By T.C. Boyle
464 pages; Viking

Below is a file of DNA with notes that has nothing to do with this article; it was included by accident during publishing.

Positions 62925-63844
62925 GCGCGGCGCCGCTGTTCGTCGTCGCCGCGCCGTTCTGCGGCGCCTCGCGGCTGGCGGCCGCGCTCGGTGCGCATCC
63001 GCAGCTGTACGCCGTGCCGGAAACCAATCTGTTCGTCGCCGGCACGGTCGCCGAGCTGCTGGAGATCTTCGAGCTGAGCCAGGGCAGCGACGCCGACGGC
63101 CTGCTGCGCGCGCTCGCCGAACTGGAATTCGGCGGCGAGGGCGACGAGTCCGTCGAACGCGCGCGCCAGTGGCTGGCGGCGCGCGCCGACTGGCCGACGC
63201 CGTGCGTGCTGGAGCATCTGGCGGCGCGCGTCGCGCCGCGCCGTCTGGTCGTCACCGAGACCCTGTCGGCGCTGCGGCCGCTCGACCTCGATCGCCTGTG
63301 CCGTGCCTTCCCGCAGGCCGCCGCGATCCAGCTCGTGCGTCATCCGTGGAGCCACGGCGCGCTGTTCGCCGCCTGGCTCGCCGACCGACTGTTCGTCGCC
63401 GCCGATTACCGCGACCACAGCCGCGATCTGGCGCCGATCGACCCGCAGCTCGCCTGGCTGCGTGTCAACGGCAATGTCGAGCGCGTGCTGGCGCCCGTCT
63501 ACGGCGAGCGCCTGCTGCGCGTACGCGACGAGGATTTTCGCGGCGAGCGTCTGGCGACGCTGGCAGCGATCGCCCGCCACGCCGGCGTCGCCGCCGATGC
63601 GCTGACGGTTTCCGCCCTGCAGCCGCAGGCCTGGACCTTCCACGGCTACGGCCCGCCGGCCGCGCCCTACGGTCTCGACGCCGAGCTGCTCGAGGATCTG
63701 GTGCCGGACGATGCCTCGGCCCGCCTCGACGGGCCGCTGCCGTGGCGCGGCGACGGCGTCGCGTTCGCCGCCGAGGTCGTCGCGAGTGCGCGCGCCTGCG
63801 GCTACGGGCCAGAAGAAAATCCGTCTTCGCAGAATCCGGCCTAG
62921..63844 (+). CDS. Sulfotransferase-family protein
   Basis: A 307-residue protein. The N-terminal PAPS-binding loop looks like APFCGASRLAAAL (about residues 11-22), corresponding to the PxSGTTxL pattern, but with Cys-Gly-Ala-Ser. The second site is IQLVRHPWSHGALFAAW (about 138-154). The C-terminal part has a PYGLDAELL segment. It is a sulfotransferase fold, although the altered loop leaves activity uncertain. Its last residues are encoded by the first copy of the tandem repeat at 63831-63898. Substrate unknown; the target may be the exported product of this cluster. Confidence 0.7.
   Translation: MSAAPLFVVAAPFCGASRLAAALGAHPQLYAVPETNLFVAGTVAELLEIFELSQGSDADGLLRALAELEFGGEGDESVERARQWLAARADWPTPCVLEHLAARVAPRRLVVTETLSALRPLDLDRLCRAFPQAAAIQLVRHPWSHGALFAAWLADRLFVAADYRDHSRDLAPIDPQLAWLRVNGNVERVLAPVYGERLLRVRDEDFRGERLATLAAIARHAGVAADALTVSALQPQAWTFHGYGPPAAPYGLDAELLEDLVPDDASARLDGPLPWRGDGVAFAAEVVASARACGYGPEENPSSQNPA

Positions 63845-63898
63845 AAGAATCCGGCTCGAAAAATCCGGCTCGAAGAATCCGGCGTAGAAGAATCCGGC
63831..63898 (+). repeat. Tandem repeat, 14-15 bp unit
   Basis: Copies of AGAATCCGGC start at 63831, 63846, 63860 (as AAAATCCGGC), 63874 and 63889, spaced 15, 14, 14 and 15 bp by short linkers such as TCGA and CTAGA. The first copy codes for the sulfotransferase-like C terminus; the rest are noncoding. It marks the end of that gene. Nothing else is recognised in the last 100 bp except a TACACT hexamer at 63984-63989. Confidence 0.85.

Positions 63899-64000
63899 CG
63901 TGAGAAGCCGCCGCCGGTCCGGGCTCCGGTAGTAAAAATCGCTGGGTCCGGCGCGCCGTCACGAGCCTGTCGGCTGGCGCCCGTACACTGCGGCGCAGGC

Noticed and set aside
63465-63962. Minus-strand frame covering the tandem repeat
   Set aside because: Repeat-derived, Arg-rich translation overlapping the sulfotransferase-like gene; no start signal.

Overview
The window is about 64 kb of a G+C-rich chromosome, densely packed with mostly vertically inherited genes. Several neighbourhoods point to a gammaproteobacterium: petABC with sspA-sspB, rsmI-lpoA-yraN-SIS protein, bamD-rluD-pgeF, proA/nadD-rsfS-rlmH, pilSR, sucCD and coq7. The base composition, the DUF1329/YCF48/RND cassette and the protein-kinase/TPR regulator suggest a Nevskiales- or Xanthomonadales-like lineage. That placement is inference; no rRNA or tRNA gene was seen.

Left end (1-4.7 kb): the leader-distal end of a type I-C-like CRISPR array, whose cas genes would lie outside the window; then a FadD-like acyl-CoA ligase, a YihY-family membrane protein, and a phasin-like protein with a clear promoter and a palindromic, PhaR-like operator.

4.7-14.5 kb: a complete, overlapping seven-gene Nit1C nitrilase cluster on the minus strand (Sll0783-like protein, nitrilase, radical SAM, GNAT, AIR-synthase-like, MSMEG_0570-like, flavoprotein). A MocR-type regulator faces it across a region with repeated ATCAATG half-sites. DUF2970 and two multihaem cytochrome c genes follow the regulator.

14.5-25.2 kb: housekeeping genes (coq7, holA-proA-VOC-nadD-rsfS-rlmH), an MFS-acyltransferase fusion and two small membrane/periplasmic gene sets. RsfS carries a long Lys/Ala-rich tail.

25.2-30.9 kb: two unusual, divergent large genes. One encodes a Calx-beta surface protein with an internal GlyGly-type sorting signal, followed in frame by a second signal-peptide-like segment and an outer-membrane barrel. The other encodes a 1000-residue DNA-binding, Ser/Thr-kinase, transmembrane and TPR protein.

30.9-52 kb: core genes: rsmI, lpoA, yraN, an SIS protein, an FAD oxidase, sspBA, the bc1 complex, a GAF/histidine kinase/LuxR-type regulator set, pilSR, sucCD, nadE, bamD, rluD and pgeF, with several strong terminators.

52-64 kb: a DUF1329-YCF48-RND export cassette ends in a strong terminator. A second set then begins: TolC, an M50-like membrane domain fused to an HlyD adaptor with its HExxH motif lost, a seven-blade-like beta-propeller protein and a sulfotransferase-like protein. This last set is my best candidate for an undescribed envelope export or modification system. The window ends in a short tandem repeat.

In his new novel, The Women, T.C. Boyle deconstructs the private lives (and wives, etc.) of the revolutionary 20th-century architect Frank Lloyd Wright. With daredevil artistry, Boyle narrates the story backward in time, so that when we meet, say, Wright's glamorously narcissistic second wife, Maude Miriam Noel—successor to free-spirited Mamah and poor, abandoned Kitty—we've already seen the havoc she wreaks. Annotated, in piquant footnotes, by an ex-apprentice named Tadashi, the novel seems to rise fully articulated, like one of Wright's own iconic constructs. This is a tale of seductive genius: Who can resist a man who reshapes the world?